Long-Term Budget Travel
Many people share the desire to explore the world, and each person does so in their own unique way. Some escape their normal work routine to relax at an all-inclusive resort in Hawaii while others backpack through their local wilderness for the weekend. While shorter vacations like these make up the majority, there are also people who make traveling their full-time job. If you dream about exploring the world for months at a time, here are some tips to get you moving in the right direction:
Get in the Right Mindset
Traveling long-term isn’t an easy thing for most people to wrap their heads around since it involves quitting a steady job to pursue an adventure with little to no financial income. The idea of having less financial stability is uncomfortable, which is why a lot of people who desire to travel long-term never actually make the departure. The “money excuse” is valid to an extent, but when you get down to the nitty-gritty, the cliche saying “money can’t buy happiness” stands strong. If traveling the world is something you constantly think about doing, then put forth the energy and effort to make it happen.
Start a Savings Plan
Once you make the mental commitment, set a goal departure date and start saving. Depending on your lifestyle, this will probably involve some lifestyle changes and serious budgeting. Start by setting a goal amount to save and put away a certain amount of money each month. This will be easier if you cut out unnecessary expenses like eating out, drinking, or shopping for unnecessary things. Adopt frugal habits like cooking at home and shopping at thrift stores; you’ll be surprised by how the dollars start adding up!
Don’t Neglect Debt
Whether it’s college debt or a car loan, you should set aside money to pay these while you’re traveling. Selling your car is always a great option, but don’t forget that it’s possible to manage student loans on the road. In order to keep your credit up, it’s smart to set up auto payments for any bills that you’ll continue to pay on the road.
Choosing Where to Go
Destinations like India, Thailand, Central America, and Mexico are cheaper to travel in than others, which stretches both your dollar and travel time. Sure, it can be tempting to plan your trip around the most affordable places, but don’t let that become a limiting factor. If you dream of traveling somewhere more expensive, just do it! Depending on how you go about it, seemingly expensive destinations like Australia or Europe can also be affordable for budget travel.
One of the first things you should look into is the country’s current exchange rates because they constantly fluctuate. For example the Australian dollar recently lost a third of its value, making it more affordable than ever for travelers.
Buying a Plane Ticket
This is when the dream becomes reality. You’ve saved and planned for months all for this moment. However, once you’re ready to purchase the plane ticket, don’t jump at the cheapest option on your run-of-the-mill ticket comparison site. Keep in mind that ticket prices change, and a lot of this depends on how often you search a particular route. You can avoid this by researching flights in an incognito window. Start by searching one-way tickets on Hipmunk to find the cheapest day to fly out. Continue to compare ticket prices according to that day, and remember that no search engine consistently has the cheapest price. Thrifty Nomads has a great guide that outlines the process in more detail.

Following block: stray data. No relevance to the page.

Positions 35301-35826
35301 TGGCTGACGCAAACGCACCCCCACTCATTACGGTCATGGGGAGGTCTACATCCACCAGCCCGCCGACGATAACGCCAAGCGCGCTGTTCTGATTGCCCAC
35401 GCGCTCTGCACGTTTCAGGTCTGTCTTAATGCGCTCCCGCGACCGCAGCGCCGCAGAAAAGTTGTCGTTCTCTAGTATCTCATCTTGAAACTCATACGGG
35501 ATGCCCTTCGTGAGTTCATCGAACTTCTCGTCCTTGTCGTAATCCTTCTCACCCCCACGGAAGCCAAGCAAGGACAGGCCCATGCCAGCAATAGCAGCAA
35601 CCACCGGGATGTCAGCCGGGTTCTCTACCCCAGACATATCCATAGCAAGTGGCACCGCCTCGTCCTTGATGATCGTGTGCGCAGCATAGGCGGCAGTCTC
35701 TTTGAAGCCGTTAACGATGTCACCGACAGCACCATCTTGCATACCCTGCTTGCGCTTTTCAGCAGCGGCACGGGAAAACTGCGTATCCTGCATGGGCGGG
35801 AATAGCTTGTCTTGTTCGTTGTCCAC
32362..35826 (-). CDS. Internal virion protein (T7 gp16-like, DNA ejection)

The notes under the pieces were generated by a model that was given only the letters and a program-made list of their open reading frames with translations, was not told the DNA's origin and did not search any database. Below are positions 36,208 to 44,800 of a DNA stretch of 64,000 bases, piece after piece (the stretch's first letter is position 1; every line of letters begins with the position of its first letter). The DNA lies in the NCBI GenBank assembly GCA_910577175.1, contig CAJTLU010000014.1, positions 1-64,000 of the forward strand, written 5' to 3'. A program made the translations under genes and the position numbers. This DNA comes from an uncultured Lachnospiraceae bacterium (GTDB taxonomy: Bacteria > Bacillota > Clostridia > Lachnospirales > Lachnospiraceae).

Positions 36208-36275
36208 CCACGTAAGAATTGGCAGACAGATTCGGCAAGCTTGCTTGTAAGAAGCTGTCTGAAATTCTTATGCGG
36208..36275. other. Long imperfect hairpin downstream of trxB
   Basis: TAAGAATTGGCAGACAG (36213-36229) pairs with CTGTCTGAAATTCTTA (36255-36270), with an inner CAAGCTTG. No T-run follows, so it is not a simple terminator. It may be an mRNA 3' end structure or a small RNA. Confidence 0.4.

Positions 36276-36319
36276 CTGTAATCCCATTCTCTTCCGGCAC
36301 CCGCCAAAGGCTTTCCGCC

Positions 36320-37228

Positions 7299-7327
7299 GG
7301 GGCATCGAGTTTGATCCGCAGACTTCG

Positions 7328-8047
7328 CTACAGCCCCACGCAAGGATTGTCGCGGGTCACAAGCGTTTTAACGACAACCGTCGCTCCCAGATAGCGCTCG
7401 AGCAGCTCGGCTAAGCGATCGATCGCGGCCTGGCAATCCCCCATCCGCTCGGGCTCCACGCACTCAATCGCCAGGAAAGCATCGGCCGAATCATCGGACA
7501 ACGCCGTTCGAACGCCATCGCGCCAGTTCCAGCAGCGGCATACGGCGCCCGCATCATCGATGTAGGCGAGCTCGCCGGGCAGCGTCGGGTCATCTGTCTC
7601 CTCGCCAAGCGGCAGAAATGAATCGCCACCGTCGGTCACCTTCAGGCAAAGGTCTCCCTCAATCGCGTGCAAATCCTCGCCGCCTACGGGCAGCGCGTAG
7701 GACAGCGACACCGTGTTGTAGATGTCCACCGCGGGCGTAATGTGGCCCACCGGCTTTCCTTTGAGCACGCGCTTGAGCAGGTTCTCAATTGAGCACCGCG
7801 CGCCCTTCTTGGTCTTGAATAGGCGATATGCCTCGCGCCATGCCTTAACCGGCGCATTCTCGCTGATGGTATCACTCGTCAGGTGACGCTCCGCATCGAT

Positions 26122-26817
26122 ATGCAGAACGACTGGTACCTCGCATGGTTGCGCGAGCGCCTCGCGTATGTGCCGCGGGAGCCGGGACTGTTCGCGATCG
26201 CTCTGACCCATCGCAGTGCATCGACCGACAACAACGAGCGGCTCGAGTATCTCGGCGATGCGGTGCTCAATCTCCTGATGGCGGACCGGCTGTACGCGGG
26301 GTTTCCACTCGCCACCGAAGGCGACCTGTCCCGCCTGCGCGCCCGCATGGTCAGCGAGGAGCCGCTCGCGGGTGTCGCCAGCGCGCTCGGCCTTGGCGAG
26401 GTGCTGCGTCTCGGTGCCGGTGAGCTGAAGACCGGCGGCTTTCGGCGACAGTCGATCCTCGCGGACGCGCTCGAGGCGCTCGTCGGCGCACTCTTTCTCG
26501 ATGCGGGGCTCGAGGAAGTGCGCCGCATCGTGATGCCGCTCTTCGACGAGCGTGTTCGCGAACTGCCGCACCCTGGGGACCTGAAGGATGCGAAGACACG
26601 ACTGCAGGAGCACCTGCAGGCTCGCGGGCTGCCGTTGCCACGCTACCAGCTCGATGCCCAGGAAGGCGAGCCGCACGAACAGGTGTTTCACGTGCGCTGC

Sure, making a travel budget on top of your other travel planning is a time consuming process, but it pays off in the end if you stick to it. Keep these things in mind before jumping in headfirst:
- Research your destination’s tipping customs and try to tip with the local currency’s cash
- Include some wiggle room in your budget by allowing for a 10% spending cushion
- Download a free travel budgeting app like Trail Wallet to keep track of your daily spending
- Research or book accomodation ahead of time (hostels are usually cheapest)
- Consider Couchsurfing. It’s a social network that connects you with locals who open up their homes for travelers to stay in.
- Look into local travel costs (taxis, trains, flights, etc.)
It can be difficult to book your accommodation or tours ahead of time if you aren’t making specific plans for each day. This is perfectly fine, but do take some time to research the local rates and estimate how much you’re going to spend per day. Stick to the budget and travel frugally to avoid running out of money on the road!
Fighting the Desire to Spend
The temptation to buy the first cool souvenir you come across is something you’ll probably experience during your travels. Sometimes local shop owners will diligently harass you into buying something, and it’s honestly difficult to say no. Either way, you need ask yourself whether or not you really need it. Keep in mind that long-term travel typically involves packing one light backpack, so whatever you buy will only add to that weight. Spend very wisely and treasure experiences over material things.
Responsibly Embracing the Unexpected
All this said, there’s a fine line between being responsibly prepared and limiting yourself by over planning. If each day is scheduled in detail, you may miss out on spontaneous travel adventures! It’s common to meet a new, awesome group of people through happenstance and choose to travel with them and stray from your planned route. Embracing the unexpected is part of traveling, so remember to go with the flow and enjoy the ride!
Bree Allen, Travel Writer | May 17, 2016
Bree is an aspiring travel blogger with a passion for exploring music festivals across the United States. Eventually she wants to study herbalism and incorporate that into nutritional counseling after traveling the world.
Follow Bree on twitter @BreeAllen11.